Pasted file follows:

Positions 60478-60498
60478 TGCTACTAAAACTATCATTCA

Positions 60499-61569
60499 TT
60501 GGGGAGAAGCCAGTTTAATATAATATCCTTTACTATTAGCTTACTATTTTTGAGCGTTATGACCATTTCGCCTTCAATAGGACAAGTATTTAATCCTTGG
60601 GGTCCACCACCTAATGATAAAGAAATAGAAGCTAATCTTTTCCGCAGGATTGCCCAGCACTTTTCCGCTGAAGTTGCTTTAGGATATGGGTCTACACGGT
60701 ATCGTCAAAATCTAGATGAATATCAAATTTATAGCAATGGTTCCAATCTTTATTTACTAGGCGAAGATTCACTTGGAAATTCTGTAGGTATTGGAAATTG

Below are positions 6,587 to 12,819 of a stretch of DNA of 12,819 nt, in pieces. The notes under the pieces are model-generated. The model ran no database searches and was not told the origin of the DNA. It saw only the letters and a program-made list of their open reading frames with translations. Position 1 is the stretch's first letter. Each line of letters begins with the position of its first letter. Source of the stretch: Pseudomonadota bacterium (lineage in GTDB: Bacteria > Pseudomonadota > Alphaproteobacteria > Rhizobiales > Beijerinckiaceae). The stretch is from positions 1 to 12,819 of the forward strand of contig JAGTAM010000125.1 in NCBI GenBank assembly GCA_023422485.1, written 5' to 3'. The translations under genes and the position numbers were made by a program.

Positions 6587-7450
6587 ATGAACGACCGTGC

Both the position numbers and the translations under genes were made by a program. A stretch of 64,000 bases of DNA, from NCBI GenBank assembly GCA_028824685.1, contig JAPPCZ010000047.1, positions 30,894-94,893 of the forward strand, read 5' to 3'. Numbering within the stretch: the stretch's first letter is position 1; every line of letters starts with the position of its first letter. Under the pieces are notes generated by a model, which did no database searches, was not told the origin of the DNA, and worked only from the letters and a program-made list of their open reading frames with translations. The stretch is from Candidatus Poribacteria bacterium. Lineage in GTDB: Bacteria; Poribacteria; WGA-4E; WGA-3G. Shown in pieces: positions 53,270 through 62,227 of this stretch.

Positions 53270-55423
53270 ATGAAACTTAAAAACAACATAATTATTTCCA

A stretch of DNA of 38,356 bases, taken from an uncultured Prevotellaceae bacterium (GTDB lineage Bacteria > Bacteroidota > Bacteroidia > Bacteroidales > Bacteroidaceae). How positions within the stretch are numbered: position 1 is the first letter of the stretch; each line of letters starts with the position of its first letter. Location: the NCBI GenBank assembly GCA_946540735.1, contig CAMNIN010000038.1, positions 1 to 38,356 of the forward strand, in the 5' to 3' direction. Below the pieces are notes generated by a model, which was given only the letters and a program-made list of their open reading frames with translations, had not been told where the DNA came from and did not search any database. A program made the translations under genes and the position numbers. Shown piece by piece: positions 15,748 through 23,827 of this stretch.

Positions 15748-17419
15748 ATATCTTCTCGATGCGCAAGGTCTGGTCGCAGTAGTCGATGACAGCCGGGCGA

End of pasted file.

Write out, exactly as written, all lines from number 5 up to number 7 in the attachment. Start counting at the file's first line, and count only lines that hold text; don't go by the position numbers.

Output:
60501 GGGGAGAAGCCAGTTTAATATAATATCCTTTACTATTAGCTTACTATTTTTGAGCGTTATGACCATTTCGCCTTCAATAGGACAAGTATTTAATCCTTGG
60601 GGTCCACCACCTAATGATAAAGAAATAGAAGCTAATCTTTTCCGCAGGATTGCCCAGCACTTTTCCGCTGAAGTTGCTTTAGGATATGGGTCTACACGGT
60701 ATCGTCAAAATCTAGATGAATATCAAATTTATAGCAATGGTTCCAATCTTTATTTACTAGGCGAAGATTCACTTGGAAATTCTGTAGGTATTGGAAATTG